90 day sales enablement plan

This week we’re talking sales enablement. Whether you have a dedicated sales enablement team, one sales enablement professional, or a sales team member assigned to tackling sales enablement initiatives, it should be an important part of your competitive strategy. Stay tuned for an upcoming post outlining exactly how to handle sales enablement when you don’t have a dedicated professional.

Over $66 billion is spent annually on sales training and sales enablement technology, and the number is only growing. Sales enablement is becoming an increasingly important component of the sales success equation, and smart organizations are jumping in head first to keep their competitive edge.

Sales enablement managers can help:

  • Get your team up to speed faster
  • Improve productivity
  • Generate more revenue per sales rep
  • Improve retention

If these outcomes sound like something that could greatly benefit your sales team, take a closer look at how you could implement your own sales enablement initiative in 90 days below.

30 Days: Audit Your Organization

The first step for any new sales enablement professional is to analyze what’s currently happening within their new organization. In their first 30 days, your new manager should get an accurate lay of the land, including individual skill sets and general technologies and resources.

They should use this analysis and data to establish baselines and performance standards. Once sales enablement initiatives are launched, they can compare new results to measure effectiveness.

The following metrics are examples of data points your sales enablement leader may want to get familiar with:

  • Onboarding duration time
  • Time to first sale
  • Recruiting spend
  • Sales rep retention
  • Marketing content usage
  • Sales rep efficiency
  • Sales coaching effectiveness

Each of the examples above will start to build the current sales enablement landscape within your business. These answers will highlight current deficiencies, and show where improvements are needed.

Your sales enablement professional should also spend time getting to know individual sales reps and sales content, and take note of what’s working for top performers. Examining the current practices of your all stars and low performers will provide insight into strategies that could be extended to the rest of the team, and tactics that should be avoided.

60 Days: Get Quick Wins

The second 30 days of your sales enablement plan should be taking the information gathered from the audit during the first month, and identifying quick wins. Your sales enablement professional won’t be able to tackle every single item on the list right away, so push them to work on bringing in immediate results.

Your new sales enablement manager should work with senior leadership to get buy in for these new initiatives. They need to understand that sales leaders are their allies, and can help get sales reps onboard a lot faster.

A few examples of quick wins include:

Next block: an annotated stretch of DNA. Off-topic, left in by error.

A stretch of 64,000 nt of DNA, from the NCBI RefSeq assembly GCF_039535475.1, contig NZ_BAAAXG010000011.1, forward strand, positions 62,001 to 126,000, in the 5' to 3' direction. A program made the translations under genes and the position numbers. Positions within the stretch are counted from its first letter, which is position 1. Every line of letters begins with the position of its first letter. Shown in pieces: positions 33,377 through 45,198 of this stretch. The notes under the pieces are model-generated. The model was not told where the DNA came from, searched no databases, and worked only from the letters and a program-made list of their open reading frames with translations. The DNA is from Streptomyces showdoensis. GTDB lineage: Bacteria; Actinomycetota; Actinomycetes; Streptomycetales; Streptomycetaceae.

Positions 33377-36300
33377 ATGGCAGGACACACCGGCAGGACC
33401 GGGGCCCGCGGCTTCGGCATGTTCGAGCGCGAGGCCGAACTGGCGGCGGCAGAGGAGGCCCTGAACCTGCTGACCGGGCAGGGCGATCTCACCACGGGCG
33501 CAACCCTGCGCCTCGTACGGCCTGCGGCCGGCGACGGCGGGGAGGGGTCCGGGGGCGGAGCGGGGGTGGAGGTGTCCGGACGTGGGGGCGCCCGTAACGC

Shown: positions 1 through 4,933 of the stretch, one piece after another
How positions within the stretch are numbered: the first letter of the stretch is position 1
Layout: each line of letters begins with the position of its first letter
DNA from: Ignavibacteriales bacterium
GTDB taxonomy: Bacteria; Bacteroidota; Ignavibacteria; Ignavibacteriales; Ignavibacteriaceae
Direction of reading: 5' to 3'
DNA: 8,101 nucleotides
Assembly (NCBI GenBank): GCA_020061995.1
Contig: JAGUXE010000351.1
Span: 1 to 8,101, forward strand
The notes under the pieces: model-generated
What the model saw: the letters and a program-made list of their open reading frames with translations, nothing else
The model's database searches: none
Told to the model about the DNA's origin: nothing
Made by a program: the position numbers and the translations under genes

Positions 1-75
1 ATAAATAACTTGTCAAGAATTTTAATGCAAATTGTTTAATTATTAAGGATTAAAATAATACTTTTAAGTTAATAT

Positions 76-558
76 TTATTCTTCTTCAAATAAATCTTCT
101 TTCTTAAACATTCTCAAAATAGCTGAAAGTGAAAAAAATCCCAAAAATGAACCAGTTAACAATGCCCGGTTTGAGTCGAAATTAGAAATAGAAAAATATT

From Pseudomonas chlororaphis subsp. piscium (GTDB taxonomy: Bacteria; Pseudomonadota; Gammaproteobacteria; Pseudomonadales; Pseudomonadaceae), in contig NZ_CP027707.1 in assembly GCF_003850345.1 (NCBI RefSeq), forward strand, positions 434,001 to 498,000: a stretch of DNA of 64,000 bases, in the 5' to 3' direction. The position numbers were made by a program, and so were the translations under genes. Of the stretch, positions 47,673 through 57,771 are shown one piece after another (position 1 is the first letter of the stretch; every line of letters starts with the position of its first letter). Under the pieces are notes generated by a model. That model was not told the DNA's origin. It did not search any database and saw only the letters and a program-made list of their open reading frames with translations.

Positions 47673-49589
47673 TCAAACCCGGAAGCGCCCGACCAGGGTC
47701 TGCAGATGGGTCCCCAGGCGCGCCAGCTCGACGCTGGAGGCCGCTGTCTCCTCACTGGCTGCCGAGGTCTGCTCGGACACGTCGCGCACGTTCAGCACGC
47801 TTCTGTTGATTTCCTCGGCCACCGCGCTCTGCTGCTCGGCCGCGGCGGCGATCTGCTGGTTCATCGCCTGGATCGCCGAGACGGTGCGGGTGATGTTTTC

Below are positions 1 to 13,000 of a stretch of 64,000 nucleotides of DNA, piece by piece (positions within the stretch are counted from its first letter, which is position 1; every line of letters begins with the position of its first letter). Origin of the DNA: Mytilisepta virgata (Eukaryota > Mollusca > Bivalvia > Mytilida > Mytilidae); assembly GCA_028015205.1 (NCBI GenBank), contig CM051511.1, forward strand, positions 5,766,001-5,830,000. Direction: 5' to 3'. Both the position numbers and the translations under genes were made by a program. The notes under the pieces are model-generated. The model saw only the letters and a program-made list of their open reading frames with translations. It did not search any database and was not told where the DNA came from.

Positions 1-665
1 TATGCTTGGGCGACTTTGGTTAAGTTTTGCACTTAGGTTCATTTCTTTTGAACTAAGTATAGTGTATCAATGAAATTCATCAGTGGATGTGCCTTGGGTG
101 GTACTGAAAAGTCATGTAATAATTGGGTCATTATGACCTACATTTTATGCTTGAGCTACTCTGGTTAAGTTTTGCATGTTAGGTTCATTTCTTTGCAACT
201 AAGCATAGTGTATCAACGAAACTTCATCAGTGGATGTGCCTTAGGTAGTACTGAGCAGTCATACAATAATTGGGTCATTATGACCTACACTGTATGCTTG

• Marketing content usage. If your initial audit shows low sales rep usage rates, consider why. If content is stored in hard-to-access locations, or spread across various platforms, centralizing information in a mobile friendly spot may be a simple quick win.
  • Sales coaching effectiveness. If sales coaching seems like it’s lacking, determine why. If sales managers are struggling to find the time to connect with sales reps, help them define a schedule and find ways to streamline the process. For example, mobile coaching technology would allow them to provide feedback from anywhere.
  • Onboarding process. If the current onboarding process seems way too long, examine the process. Are reps having to wait for in-person training opportunities, or falling behind due to geographical hurdles? Consider transitioning onboarding to a fully online process so reps can access training from anywhere, and start selling faster.

Your initial information audit will probably reveal numerous opportunities for improvement. Eventually, your sales enablement manager can tackle them all, but they should start where they will see the biggest immediate ROI.

90 Days: Build Long Term Framework

During the last 30 days of their 90 day plan, sales enablement reps should be planning for the future. With quick win initiatives in place, they will have bought themselves time to lay out the larger, longer term framework.

This plan should examine and incorporate every stage, and each stakeholder in the selling process. It should tackle questions like:

  • What tasks must sales reps complete at every stage of the sales process?
  • What types of sales collateral is needed for each type of interaction?
  • What technology could help sales reps and sales managers complete their jobs more efficiently?

This detailed framework will be the foundation for long term sales enablement initiatives and success. Paired with the information gathered during the audit stage, this plan will address critical gaps in collateral needs, access to information, competitor analysis, training, and technology literacy.

Once the plan has been laid out, your sales enablement professional should work with stakeholders to get important campaigns off the ground.

One of the biggest misconceptions about sales enablement is that it somehow replaces sales managers, which couldn’t be further from the truth. While it’s the responsibility of sales enablement to increase efficiencies, it’s not their job to work with individual reps. In a sense, they will be helping sales managers be better at their jobs, and produce greater results from their teams.

Sales enablement can completely transform the efficiency and impact of your sales organization if it’s implemented successfully. Follow this sales enablement 90 day plan above to audit current practices, capture the quick wins, and plan for long term results.

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